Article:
A Matter of Honor

A Matter of Honor

Pearl Harbor : Betrayal, Blame, and A Family's Quest for Justice

Book - 2016 | First edition.
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On the seventy-fifth anniversary, the authors of Pulitzer Prize finalist The Eleventh Day unravel the mysteries of Pearl Harbor to expose the scapegoating of the admiral who was in command the day 2,000 Americans died, report on the continuing struggle to restore his lost honor--and clear President Franklin D. Roosevelt of the charge that he knew the attack was coming.

The Japanese onslaught on Pearl Harbor on December 7, 1941 devastated Americans and precipitated entry into World War II. In the aftermath, Admiral Husband Kimmel, Commander-in-Chief of the Pacific Fleet, was relieved of command, accused of negligence and dereliction of duty--publicly disgraced.

But the Admiral defended his actions through eight investigations and for the rest of his long life. The evidence against him was less than solid. High military and political officials had failed to provide Kimmel and his Army counterpart with vital intelligence. Later, to hide the biggest U.S. intelligence secret of the day, they covered it up.

Following the Admiral's death, his sons--both Navy veterans--fought on to clear his name. Now that they in turn are dead, Kimmel's grandsons continue the struggle. For them, 2016 is a pivotal year.

With unprecedented access to documents, diaries and letters, and the family's cooperation, Summers' and Swan's search for the truth has taken them far beyond the Kimmel story--to explore claims of duplicity and betrayal in high places in Washington.

A Matter of Honor is a provocative story of politics and war, of a man willing to sacrifice himself for his country only to be sacrificed himself. Revelatory and definitive, it is an invaluable contribution to our understanding of this pivotal event.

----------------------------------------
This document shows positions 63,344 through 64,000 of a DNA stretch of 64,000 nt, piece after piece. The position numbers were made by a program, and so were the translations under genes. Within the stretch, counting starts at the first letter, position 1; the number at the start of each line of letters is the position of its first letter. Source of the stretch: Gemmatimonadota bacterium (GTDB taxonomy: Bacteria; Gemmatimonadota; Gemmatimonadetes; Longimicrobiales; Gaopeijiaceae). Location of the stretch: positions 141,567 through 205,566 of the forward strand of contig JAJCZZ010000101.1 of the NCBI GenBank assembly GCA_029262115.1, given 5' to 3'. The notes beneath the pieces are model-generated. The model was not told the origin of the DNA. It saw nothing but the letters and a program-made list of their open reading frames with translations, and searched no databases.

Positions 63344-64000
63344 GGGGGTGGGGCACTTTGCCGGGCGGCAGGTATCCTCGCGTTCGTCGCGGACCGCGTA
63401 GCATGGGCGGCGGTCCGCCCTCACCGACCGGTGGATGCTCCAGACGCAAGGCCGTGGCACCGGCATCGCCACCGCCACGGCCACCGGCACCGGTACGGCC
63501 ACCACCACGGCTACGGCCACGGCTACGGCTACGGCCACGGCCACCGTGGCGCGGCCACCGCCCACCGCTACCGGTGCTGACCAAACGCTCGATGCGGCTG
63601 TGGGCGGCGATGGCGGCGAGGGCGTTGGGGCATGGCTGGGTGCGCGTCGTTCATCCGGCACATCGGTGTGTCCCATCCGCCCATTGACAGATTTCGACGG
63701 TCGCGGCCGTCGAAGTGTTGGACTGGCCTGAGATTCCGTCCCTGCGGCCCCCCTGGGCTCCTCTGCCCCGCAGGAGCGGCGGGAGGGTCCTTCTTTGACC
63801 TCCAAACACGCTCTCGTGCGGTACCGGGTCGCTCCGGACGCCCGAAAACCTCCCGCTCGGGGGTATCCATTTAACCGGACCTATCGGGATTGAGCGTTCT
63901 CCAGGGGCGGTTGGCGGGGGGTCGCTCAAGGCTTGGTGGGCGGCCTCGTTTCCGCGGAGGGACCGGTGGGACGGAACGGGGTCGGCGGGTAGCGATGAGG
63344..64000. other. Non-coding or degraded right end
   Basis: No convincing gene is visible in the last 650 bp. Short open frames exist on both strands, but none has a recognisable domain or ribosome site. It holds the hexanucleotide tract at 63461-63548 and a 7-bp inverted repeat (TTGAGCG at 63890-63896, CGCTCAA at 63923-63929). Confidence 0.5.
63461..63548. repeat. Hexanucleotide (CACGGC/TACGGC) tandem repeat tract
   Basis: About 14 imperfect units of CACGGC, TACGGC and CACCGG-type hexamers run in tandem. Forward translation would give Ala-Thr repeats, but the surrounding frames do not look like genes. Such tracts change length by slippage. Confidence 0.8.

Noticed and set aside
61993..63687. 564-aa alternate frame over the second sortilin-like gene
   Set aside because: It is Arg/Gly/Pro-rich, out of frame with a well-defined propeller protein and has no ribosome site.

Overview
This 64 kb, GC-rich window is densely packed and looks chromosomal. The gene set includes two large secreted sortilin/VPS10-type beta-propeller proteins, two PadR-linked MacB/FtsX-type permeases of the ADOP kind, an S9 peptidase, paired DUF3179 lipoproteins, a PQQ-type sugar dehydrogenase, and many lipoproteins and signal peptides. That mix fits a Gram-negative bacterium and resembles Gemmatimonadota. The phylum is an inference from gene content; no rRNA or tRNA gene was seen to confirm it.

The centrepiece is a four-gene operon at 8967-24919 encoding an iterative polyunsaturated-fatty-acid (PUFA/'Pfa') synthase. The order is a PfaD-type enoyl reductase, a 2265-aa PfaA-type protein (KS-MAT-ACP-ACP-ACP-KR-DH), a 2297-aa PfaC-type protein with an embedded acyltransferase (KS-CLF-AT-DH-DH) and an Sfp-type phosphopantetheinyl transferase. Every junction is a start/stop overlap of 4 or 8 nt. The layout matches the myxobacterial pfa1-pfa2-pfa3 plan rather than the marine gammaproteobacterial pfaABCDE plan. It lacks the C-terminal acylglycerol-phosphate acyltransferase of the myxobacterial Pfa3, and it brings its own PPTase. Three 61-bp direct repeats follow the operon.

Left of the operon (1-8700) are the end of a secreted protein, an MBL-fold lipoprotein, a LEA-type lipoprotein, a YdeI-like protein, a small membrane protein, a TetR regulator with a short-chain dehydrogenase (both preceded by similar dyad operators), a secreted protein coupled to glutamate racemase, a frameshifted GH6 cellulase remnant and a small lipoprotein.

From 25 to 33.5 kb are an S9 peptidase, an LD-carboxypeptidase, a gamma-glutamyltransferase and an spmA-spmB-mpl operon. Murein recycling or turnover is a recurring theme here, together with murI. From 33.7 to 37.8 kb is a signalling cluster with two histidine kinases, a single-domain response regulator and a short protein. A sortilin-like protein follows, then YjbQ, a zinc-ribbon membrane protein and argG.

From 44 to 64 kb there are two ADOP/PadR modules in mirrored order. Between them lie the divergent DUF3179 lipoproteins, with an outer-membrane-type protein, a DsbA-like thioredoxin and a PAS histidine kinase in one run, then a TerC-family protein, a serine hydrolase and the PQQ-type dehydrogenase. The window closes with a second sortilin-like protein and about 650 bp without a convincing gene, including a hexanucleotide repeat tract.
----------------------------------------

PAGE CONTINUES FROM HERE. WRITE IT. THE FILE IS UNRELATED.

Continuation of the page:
The book includes forty black-and-white photos throughout the text.

Publisher: New York : Harper, an imprint of HarperCollinsPublishers, [2016]
Edition: First edition.
Copyright Date: ©2016
ISBN: 9780062405517
Branch Call Number: 940.5426693 Sum
Characteristics: 520 pages : illustrations, map ; 24 cm
Additional Contributors: Swan, Robbyn - Author
Alternative Title: Matter of honour


From the critics

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Apr 26, 2017

... that too much security can lead to obscurity ...

Apr 26, 2017

..., it was a final message "from this son of man to the son of God."

Apr 26, 2017

Death should be preferable to dishonor.

Apr 26, 2017

It is "like looking into hell on a sunshiny day."

Apr 26, 2017

... Britain's struggle with the Nazis is "a fight that will live forever in the story of human gallantry."


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Feb 08, 2017

Having been a WWII history junkie ever since discovering Samuel Eliot Morrison's fifteen or whatever volume official history of the US Navy in that war in my high school library 60+ years ago, Summers' and Swan's book provides solid evidence and plausible hypotheses connecting the dots in a way that explains why the Pacific Fleet command was so badly blind-sided on December 7, 1941. Admiral Kimmel truly was in the dark about the imminence of the threat to Hawaii, even though there was plenty of intelligence information available in Washington from which the dots could have been connected, and which to some extent had been. Why Kimmel and and his staff weren't sufficiently informed was due in considerable measure to bureaucratic friction and the imperative to maintain the secrecy of the MAGIC intercepts, but late in the book the authors hint there may have been more to it than that, something darker. But we'll almost certainly never know since it's unlikely any written record was kept. And yes, Admiral Kimmel definitely got screwed by being set up as the fall guy by the Roberts Commission's joke of an investigation. It may have been a war-time necessity, however, in order to protect the vital secret of MAGIC. Not to mention convenient for those in the War and Navy Departments in Washington, as well as the FBI, whose lassitude, marginal competence and in a few cases deeply flawed characters contributed to the clusterf**k.

I strongly recommend this book to anyone still interested in the history of that war.

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